Paré: Well, if we go back to e-government, at the time that e-government came on to the scene, part of the debate was between e-governance and e-government. And a lot of the early discourse and rhetoric around there was focused on the democratic potential. So citizens would be able to now access information much more easily— government information—become more engaged with their government on multiple levels, and, in order to simplify here, everything would become rosy. The underlying assumption being basically that with the ability to have access to information, citizens would seek out that information and would become more engaged in the political domain as a result of that. And almost sort of, in its more extreme cases, [it was] presented almost as sort of linear, ipso facto, done deal.

It was quickly identified, that in many ways e-government wasn’t about e-governance per se, certainly not in the political sense. It was about delivering services more effectively to citizens but in the role of clients essentially. Nothing wrong with that but that’s fundamentally different from political engagement as it’s normally understood. So, yes, it’s fantastic that, yes, I can file all my taxes online, or that we can get information, or that we can renew our licenses, or that we can have access to that information, but that’s more of a client service based implementation and usage than a sort of political domain.

If we jump forward now to the recent years in terms of open government and open data, we have a number of sorts of different discourses that are playing around. Part of it is to say that yes there’s open data and open government—bearing in mind that they’re separate things—that, you know, with access to this information, that fosters greater transparency and hopefully greater transparency [fosters] less corruption, more effective government, etc. The other aspect of that—complementary aspect—is sort of the economic angle saying well if people have access to government information they can harvest this information, they can come up with new sorts of innovations whether that be an app or some sort of other product that gets developed as a result of an analysis of the information that’s now available to them. And this then becomes a means or mechanism for fostering economic growth.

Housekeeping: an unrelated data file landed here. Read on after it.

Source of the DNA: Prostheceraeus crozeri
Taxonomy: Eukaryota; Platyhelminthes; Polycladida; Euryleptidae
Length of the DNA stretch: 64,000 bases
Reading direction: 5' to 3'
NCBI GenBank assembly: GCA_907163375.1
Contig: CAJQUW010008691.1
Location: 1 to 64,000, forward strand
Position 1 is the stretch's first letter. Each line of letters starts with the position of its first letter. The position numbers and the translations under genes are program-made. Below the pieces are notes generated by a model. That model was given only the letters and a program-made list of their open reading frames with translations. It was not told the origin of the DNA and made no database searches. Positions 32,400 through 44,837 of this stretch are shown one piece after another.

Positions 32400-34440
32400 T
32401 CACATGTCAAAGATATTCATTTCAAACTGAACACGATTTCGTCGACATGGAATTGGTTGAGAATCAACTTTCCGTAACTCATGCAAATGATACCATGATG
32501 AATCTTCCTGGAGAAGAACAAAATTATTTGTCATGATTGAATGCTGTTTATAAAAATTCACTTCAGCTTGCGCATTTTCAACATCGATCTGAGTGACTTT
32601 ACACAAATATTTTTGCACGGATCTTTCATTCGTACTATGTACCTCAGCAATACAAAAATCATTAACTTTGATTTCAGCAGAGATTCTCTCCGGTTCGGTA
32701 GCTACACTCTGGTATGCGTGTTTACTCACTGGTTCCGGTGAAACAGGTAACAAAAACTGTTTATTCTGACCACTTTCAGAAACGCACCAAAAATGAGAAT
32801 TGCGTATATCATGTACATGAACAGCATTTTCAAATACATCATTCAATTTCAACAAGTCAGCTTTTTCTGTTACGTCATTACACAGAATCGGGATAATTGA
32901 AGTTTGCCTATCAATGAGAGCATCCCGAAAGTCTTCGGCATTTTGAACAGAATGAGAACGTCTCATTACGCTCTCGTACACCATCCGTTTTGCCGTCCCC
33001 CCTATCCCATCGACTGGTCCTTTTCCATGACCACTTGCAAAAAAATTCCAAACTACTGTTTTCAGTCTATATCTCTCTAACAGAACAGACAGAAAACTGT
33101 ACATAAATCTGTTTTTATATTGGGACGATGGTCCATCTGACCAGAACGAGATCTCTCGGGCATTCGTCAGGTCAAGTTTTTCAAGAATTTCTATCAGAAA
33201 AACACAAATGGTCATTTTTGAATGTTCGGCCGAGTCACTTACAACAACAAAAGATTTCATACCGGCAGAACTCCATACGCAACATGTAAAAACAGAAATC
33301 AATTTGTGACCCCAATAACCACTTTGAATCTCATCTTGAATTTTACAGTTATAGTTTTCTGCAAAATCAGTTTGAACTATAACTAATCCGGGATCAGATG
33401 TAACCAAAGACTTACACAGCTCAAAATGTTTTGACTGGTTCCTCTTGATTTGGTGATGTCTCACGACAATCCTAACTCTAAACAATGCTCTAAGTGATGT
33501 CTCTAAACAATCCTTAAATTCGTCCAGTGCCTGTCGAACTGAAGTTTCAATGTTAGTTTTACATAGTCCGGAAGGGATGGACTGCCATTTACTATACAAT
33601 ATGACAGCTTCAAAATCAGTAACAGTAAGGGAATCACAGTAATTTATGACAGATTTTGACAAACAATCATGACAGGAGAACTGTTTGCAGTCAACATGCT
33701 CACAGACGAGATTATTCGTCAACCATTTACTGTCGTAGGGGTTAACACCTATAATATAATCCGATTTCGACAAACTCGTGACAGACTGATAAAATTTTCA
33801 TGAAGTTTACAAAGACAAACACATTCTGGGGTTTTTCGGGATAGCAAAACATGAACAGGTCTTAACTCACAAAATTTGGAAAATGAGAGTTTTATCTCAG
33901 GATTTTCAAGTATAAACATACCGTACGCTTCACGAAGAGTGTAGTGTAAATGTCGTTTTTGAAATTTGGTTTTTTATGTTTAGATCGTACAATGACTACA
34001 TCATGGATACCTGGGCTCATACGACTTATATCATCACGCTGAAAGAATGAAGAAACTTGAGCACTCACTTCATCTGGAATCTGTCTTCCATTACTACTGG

So you have those discourses or those narratives playing out. Now the issue, or one of the many issues, is the fact that realizing those benefits depends on a whole host of factors. And [governments] are dealing here with issues in terms of how do [they] organize and respond to demand, how do [they] organize and respond to supply, and how do [they] organize and respond and try to promote innovation. So you have those sorts of three things playing out. And so to come back to what I mentioned earlier about notions of myths around technologies…we tend to do away with, narratively, with the complexities and ambiguities that are associated with these processes. And so if we say, yes, you know, open data and open governance is a fantastic tool for promoting transparency and enhanced democracy, well possibly, yes, and possibly, no. We need to unravel that. It’s not a done deal. But the myth of that rhetoric is a punchy message. Likewise if we say, yes, well open data and open government is fantastic because it can spur economic growth and all sort of innovations. Fair enough. But again that covers up the challenges and complexities that are associated with that. How does this relate to gaps you are seeing in how platforms are designed for e-government and their actual implementation in terms of how they are used?